The main satisfaction and motivation theories at work

There are many motivation theories about the work environment that have been developed over time. Worker’s motivation is a particular priority for companies, as this is directly linked to their satisfaction. Motivation ensures competitive advantages and the organisation’s sound progress.

It’s vital that a company knows the main motivation theories, which can be classified in two big groups: content theories and process theories. Let’s see them in detail. 

Motivation theories that belong to the content theories group

Among the content theories, we find concepts about motivation that consider everything than can estimulate, incentivate and push people. The most influential are: 

Maslow's hierarchy of needs

Maslow established a hierarchy of needs that human beings must cover. As humans satisfy their most basic needs, they develop higher needs and wishes.

According to Maslow’s theory, there’s a pyramid with 5 big groups of needs, classified from the most basic to the most elevated/complex:

  • Biological needs: breathing, drinking, eating, sleeping, procreating
  • Safety needs: work, physical safety, family safety, moral safety and health safety
  • Love and belonging: affection, friendship, love, sexual intimacy
  • Esteem needs: respect, trust, achievement, success
  • Self-improvement or self-realisation: morality, creativity, a lack of prejudice

In the most advanced societies, work must aspire to saciate more than the most primary or basic human needs. It must try to make workers reach those most complex and elevated needs. 

MacClelland's Three Needs Theory

He focuses his theory in three types of motivation, based on impulses:

  1.  Achievement. It’s the impulse of standing out and succeeding. In this case, the motivation arises after establishing important goals, looking for excellency with a focus on well-done work and responsibility.
  2. Power. It’s the need of being influential and gaining transcendental recognition. In this case, it’s status and prestige that are searched for.
  3. Affiliation. It’s the human wish to maintain satisfactory, close and friendly personal relations, and to belong to a group. What is chased is to be useful to other people, popularity and to have contact with other people.

Herzberg's Two-factor Theory

Psychologist Frederick Herzberg identified, thanks to his research, two types of factors that influence motivation and worker’s satisfaction.

  1. Hygienic factors. These are external to the task assigned to the professional and are related to the work context. Amonth these, we find work conditions and company policies or the relationship between the workers and their superiors. If these are positive, the worker won’t feel dissatisfied in their job, but this doesn’t imply that they originate the necessary motivation to reach the company’s goals.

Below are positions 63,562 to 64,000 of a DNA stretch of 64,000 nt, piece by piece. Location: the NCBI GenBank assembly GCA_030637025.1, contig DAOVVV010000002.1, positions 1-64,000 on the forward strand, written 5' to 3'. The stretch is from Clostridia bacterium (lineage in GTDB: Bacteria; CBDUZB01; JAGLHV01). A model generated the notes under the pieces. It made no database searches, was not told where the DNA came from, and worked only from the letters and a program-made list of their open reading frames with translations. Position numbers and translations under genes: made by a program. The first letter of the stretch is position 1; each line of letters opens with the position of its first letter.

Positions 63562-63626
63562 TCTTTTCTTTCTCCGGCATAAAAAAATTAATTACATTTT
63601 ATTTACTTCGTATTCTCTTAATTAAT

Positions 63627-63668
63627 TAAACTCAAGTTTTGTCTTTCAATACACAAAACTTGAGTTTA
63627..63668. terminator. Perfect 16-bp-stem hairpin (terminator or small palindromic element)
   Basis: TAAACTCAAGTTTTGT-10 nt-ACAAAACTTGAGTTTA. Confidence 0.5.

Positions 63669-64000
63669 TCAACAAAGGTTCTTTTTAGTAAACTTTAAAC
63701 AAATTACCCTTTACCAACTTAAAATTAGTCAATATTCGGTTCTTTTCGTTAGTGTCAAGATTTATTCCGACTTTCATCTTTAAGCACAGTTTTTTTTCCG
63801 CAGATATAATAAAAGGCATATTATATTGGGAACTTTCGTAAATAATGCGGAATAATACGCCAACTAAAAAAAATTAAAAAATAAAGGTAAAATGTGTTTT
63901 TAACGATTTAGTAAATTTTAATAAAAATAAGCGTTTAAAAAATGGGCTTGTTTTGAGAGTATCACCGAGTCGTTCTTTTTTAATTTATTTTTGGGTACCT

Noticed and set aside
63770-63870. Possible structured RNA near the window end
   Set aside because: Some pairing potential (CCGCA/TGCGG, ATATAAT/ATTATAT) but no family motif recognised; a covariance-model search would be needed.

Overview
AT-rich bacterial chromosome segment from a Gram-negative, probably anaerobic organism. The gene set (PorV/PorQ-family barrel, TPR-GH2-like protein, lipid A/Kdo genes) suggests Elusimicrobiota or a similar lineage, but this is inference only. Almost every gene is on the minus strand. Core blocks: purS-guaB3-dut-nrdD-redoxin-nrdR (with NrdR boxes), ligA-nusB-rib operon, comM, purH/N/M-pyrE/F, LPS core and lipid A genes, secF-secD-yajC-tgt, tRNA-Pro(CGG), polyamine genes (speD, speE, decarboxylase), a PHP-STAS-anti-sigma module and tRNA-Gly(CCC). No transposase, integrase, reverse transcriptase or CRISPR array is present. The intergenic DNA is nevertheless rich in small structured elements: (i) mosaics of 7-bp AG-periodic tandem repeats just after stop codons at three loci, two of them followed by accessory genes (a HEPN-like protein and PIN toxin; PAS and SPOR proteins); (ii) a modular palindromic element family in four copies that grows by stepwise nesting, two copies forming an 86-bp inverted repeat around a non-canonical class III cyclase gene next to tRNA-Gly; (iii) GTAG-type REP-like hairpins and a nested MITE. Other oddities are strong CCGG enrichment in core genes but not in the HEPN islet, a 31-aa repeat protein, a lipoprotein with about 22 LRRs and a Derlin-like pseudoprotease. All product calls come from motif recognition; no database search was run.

2. Motivation factors. These are those factors that are directly related to the work per se, as they defy, estimulate or motivate the worker. Some examples include recognition and responsibility or the possibility of a promotion. These generate the necessary push for workers to trust their abilities in the company to obtain the best results.

McGregor's Theory X and Y

This theory talks about two opposing types of management:

  • The X theory supposes that human beings are lazy and tend to elude responsibilities. Because of this, they must be estimulated through punishment.
  • The Y theory, on the contrary, considers it’s natural for humans to strive at work. Because of this, people tend to seek responsibilities.

Assumptions about motivation in the process theories

The best known theory in this category is Vroom’s expectative model, which has been improved by other authors like Porter and Lawler.

It’s based on defining what it is that a person is seeking in a company and the way they will try to achieve it.

The expectatives theory is based on three basic assumptions:

  1. The existent forces in people and those present in their work environment are mixed to motivate and define behaviour.
  2. People take conscious decisions about their behaviour.
  3. The choice of a course of action depends on the expectative that a certain behaviour will cause desired effects instead of undesirable results.

Contrarily to other motivation theories, this model doesn’t prescribe acting according to satisfied needs, or the provision of punishment or rewards. In this case, individuals are considered thinking subjects. It is also considered that their perceptions and estimation of probabilities influence their thoughts. This way, simple incentives are considered as more motivating than complex ones: the latter can generate uncertainty and prevent the person from linking the efforts he must make to the possibility of reaching his goals.

Work atmospheres must provide well-being to workers. Their satisfaction allows them to reach company goals but also to live in proactive environments where relationships are fluid and friendly.